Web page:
May 17, 2006

The dumbest rationalization yet for the NSA phone record collection

Sometimes you read something of such breathtaking stupidity you can't help but marvel at the lack of thought that went into it. Usually, you just sit back and call the author an idiot and give it no more thought than you would an ant you'd just stepped on.

Not so much with this. From Richard A. Falkenrath, a Brookings Institution fellow, via the SacBee comes this defense of the NSA's phone call tracking...

The potential value of such anonymized domestic telephone records is best understood through a hypothetical example. Suppose a telephone associated with Mohamed Atta had called a domestic telephone number A. And then suppose that A had called domestic telephone number B. And then suppose that B had called C. And then suppose that domestic telephone number C had called a telephone number associated with Khalid Sheik Mohammed, the mastermind of the Sept. 11 attacks.

The most effective way to recognize such patterns is the computerized analysis of billions of phone records. The large-scale analysis of anonymized data can pinpoint individuals — at home or abroad — who warrant more intrusive investigative or intelligence techniques, subject to all safeguards normally associated with those techniques.

Granted, it's a given he'd throw 9/11 into the mix. It's the natural defense for what would ordinarily be indefensible. However, the logic here is flawed as it assumes one thing... you know which telephone is associated with Mohamed Atta. If you knew that, then all you'd have to do (if you were the NSA) is go to a court and ask for warrants to obtain records on calls to and from that number and the progression from those numbers. In that way you could quickly get to good suspects with little chance of hitting dead ends. No 'large-scale analysis of billions of records' required, just a solid application of logic and VOILA!, a solid database of possible terrorist cells.

Falkenrath praises Mike Hayden for thinking outside the box. For that, Falkenrath is a moron. Hayden skirted and possibly broke the law with the aid of companies clearly intimidated by the NSA. What's worse, he wasted resources on an effort that has yeilded NOTHING that couldn't have been obtained legally. He over thought the problem and like most in security apparatus of the US was too in love with technology, not common sense and innate logic.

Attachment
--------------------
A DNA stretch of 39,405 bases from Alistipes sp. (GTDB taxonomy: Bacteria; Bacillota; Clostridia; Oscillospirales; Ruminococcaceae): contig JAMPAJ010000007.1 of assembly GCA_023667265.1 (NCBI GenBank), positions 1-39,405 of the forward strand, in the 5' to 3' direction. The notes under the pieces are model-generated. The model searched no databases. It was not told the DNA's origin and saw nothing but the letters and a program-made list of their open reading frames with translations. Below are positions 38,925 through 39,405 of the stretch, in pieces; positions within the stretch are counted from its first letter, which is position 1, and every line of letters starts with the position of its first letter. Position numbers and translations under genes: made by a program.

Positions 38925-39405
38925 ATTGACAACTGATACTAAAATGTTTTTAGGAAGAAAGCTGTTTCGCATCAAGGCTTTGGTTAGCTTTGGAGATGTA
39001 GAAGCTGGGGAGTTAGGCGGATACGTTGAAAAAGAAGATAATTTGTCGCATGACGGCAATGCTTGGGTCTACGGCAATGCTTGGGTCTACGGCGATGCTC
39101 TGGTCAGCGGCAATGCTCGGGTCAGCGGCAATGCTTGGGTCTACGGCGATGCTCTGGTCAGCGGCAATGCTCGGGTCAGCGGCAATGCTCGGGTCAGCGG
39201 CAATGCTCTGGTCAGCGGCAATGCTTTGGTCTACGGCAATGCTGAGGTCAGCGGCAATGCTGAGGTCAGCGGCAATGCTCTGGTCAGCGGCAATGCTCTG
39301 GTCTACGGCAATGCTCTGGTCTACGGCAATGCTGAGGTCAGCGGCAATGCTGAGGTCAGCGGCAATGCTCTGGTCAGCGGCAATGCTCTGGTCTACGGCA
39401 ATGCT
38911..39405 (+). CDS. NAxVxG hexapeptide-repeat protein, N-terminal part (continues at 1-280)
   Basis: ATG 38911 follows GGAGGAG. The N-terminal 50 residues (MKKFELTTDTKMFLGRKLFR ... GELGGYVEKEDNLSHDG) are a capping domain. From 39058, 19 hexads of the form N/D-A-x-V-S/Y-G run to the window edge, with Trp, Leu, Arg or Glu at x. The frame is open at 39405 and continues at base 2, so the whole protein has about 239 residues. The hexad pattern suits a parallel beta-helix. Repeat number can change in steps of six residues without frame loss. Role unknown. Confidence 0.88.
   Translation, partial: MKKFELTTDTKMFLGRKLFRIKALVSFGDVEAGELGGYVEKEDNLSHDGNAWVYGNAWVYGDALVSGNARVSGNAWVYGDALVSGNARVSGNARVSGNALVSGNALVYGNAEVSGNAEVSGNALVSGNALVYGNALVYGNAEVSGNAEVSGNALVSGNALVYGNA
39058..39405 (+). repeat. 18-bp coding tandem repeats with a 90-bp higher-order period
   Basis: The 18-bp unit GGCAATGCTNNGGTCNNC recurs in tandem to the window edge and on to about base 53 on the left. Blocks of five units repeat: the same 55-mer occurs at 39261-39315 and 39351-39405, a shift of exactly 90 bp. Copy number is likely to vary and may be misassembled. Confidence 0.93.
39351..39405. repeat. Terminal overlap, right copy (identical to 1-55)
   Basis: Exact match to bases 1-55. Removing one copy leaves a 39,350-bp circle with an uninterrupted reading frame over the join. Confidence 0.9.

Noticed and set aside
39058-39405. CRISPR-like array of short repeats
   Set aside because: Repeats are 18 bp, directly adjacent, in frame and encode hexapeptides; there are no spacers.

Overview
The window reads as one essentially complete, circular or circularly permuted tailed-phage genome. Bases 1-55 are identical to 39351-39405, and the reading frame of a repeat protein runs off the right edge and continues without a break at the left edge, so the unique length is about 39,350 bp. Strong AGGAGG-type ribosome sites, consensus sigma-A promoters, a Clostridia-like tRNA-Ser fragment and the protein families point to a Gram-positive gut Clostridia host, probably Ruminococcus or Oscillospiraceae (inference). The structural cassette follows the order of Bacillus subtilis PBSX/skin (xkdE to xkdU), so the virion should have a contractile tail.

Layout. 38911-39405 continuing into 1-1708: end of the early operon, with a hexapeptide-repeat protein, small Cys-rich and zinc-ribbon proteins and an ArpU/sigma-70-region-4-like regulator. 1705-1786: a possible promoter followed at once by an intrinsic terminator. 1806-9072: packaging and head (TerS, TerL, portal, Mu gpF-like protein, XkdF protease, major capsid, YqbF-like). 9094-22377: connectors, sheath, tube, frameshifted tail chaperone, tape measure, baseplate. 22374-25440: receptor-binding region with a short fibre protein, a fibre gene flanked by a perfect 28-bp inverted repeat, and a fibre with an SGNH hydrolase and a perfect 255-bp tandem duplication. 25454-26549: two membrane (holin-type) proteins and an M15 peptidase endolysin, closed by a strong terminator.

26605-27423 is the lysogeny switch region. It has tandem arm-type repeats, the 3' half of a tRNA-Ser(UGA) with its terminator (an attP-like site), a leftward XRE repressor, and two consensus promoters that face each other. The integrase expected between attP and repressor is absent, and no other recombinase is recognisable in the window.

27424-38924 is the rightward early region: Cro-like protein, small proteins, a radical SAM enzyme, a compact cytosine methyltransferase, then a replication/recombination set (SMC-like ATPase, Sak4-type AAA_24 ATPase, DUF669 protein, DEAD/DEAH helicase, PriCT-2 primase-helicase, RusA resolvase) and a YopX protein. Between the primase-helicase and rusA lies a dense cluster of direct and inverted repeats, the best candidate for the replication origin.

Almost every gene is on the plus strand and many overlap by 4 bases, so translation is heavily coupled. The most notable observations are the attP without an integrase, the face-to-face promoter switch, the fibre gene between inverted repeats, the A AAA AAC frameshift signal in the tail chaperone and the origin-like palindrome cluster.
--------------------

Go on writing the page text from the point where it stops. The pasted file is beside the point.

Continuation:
Rich... seriously. You're an idiot for thinking this way, to say nothing of your attacks on 'bureaucrats' who 'excel at finding reasons not to do something'

They are most often guilty of sins of omission, not commission. A timid, ordinary executive might have concluded that it was too risky to ask U.S. telecommunications companies to provide anonymized call records voluntarily to an agency such as the NSA, dealing with foreign intelligence. If the USA Today story is correct, it appears that Mike Hayden is no timid, ordinary executive. Indeed, it appears that he is exactly the sort of man that we should have at the helm of the CIA while we are at war.

What Rich fails to realize is that the best reason not to do something is because it's illegal. That was the problem Qwest's CEO had with the program and why Qwest did not participate. The USA Today article had this one interesting tidbit that affirms my thoughts on this

The NSA's explanation did little to satisfy Qwest's lawyers. "They told (Qwest) they didn't want to do that because FISA might not agree with them," one person recalled. For similar reasons, this person said, NSA rejected Qwest's suggestion of getting a letter of authorization from the U.S. attorney general's office. A second person confirmed this version of events.

If the NSA was so worried about the legality of the program, shouldn't that have given them pause? You'd think, if you were anyone other than Richard Falkenrath and Mike Hayden.

Posted by mcblogger at May 17, 2006 11:30 AM

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